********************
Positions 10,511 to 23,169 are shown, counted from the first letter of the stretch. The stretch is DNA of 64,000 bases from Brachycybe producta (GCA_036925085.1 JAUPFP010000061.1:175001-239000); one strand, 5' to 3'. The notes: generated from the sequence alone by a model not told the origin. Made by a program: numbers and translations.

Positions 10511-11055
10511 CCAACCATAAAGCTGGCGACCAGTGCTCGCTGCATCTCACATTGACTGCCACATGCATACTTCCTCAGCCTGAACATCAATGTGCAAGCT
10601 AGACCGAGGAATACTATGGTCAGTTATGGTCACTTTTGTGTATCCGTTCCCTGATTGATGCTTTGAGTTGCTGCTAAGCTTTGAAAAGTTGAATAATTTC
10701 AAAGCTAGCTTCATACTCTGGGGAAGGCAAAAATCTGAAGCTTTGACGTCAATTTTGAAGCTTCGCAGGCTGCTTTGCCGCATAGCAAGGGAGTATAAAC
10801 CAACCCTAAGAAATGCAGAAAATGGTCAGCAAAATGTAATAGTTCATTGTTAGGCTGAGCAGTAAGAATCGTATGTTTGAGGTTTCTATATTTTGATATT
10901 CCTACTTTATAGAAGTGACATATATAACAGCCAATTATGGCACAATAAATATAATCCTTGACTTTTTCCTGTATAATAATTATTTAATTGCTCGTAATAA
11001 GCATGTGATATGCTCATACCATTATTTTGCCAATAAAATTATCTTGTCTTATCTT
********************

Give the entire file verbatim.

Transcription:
Positions 10,511 to 23,169 are shown, counted from the first letter of the stretch. The stretch is DNA of 64,000 bases from Brachycybe producta (GCA_036925085.1 JAUPFP010000061.1:175001-239000); one strand, 5' to 3'. The notes: generated from the sequence alone by a model not told the origin. Made by a program: numbers and translations.

Positions 10511-11055
10511 CCAACCATAAAGCTGGCGACCAGTGCTCGCTGCATCTCACATTGACTGCCACATGCATACTTCCTCAGCCTGAACATCAATGTGCAAGCT
10601 AGACCGAGGAATACTATGGTCAGTTATGGTCACTTTTGTGTATCCGTTCCCTGATTGATGCTTTGAGTTGCTGCTAAGCTTTGAAAAGTTGAATAATTTC
10701 AAAGCTAGCTTCATACTCTGGGGAAGGCAAAAATCTGAAGCTTTGACGTCAATTTTGAAGCTTCGCAGGCTGCTTTGCCGCATAGCAAGGGAGTATAAAC
10801 CAACCCTAAGAAATGCAGAAAATGGTCAGCAAAATGTAATAGTTCATTGTTAGGCTGAGCAGTAAGAATCGTATGTTTGAGGTTTCTATATTTTGATATT
10901 CCTACTTTATAGAAGTGACATATATAACAGCCAATTATGGCACAATAAATATAATCCTTGACTTTTTCCTGTATAATAATTATTTAATTGCTCGTAATAA
11001 GCATGTGATATGCTCATACCATTATTTTGCCAATAAAATTATCTTGTCTTATCTT